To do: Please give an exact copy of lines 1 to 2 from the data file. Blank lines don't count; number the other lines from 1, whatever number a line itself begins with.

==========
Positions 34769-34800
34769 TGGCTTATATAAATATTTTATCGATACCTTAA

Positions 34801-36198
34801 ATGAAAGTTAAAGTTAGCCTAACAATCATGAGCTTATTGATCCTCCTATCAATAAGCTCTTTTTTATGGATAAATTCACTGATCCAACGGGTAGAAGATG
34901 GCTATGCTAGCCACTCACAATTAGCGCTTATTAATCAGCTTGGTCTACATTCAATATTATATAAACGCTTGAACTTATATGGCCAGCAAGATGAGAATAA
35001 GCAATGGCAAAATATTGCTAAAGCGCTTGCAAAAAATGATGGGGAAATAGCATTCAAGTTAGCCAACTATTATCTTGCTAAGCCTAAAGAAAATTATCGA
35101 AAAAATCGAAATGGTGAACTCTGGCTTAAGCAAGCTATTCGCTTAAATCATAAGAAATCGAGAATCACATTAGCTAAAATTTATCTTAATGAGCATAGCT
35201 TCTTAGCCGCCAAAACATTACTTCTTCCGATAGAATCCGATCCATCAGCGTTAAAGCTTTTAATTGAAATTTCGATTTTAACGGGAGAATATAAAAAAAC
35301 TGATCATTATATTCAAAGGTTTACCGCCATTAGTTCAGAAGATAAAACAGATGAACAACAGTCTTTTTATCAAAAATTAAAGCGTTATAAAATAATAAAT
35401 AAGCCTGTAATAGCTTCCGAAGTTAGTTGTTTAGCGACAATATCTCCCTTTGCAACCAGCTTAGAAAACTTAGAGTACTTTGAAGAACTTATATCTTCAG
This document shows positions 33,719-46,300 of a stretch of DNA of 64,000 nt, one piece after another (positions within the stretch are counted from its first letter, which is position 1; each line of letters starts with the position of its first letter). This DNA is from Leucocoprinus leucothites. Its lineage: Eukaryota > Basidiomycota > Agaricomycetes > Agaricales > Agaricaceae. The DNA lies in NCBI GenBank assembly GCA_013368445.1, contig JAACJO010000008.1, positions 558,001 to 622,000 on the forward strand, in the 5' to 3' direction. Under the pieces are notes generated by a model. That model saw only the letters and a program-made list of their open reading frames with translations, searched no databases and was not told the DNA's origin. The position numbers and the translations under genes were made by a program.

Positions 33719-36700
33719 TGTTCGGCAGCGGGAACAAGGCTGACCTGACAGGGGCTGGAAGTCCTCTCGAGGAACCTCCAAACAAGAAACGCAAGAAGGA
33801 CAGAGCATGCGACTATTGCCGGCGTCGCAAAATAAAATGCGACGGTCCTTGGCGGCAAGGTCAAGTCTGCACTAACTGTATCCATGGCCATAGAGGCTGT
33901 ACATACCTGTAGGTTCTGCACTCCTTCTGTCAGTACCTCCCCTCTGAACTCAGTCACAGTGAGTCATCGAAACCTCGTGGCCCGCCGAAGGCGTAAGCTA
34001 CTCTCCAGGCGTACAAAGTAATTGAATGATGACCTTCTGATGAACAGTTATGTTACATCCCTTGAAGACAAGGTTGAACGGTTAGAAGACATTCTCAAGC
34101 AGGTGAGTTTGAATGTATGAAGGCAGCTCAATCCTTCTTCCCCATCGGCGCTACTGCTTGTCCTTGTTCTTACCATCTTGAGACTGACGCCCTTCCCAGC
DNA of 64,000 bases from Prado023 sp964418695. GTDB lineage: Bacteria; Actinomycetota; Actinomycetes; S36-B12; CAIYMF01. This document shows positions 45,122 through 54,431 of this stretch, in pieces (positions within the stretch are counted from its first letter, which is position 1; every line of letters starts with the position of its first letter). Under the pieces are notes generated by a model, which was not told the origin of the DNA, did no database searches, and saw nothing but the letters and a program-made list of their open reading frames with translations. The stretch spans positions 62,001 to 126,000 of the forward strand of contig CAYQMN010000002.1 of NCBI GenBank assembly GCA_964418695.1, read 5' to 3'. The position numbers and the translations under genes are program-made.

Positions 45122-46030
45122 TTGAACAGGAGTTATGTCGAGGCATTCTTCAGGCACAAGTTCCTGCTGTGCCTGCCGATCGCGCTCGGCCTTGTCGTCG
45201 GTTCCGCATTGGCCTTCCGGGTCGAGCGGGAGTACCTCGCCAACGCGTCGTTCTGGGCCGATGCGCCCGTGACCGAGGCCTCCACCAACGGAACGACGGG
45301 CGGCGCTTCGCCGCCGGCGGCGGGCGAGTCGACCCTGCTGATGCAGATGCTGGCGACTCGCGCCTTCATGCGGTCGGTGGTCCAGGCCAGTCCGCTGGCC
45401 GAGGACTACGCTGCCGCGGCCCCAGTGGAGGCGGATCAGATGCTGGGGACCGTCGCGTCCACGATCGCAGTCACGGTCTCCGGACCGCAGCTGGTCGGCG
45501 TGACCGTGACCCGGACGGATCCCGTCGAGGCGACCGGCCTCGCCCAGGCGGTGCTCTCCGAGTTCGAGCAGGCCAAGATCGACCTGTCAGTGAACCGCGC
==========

Positions 34769-34800
34769 TGGCTTATATAAATATTTTATCGATACCTTAA